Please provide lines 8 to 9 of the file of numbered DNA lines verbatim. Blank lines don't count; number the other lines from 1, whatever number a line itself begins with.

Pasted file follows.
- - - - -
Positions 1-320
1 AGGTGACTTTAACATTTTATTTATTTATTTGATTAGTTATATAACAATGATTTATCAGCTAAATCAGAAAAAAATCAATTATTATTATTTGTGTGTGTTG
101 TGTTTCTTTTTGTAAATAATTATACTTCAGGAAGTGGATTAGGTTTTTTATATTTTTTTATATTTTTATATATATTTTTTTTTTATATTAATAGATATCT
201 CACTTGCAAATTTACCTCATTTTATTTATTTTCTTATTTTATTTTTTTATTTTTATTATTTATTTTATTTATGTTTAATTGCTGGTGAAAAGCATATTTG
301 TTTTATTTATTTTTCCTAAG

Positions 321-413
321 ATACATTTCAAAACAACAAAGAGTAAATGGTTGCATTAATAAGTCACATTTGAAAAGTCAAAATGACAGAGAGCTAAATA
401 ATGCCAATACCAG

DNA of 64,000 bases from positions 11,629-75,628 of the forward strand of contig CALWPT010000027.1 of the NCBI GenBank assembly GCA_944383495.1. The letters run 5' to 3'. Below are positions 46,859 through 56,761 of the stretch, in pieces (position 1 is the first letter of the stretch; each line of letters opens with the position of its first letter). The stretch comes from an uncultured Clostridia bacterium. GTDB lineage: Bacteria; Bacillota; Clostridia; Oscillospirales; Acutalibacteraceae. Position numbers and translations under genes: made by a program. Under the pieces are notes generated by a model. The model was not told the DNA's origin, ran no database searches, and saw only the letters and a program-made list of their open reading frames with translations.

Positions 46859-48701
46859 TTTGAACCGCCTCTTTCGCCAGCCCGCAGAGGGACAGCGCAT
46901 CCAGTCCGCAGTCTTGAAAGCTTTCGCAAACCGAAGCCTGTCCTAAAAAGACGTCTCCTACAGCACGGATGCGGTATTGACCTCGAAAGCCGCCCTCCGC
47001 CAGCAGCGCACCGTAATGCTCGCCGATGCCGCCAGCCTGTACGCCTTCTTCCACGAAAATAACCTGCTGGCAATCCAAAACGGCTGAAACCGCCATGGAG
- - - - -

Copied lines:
401 ATGCCAATACCAG

DNA of 64,000 bases from positions 11,629-75,628 of the forward strand of contig CALWPT010000027.1 of the NCBI GenBank assembly GCA_944383495.1. The letters run 5' to 3'. Below are positions 46,859 through 56,761 of the stretch, in pieces (position 1 is the first letter of the stretch; each line of letters opens with the position of its first letter). The stretch comes from an uncultured Clostridia bacterium. GTDB lineage: Bacteria; Bacillota; Clostridia; Oscillospirales; Acutalibacteraceae. Position numbers and translations under genes: made by a program. Under the pieces are notes generated by a model. The model was not told the DNA's origin, ran no database searches, and saw only the letters and a program-made list of their open reading frames with translations.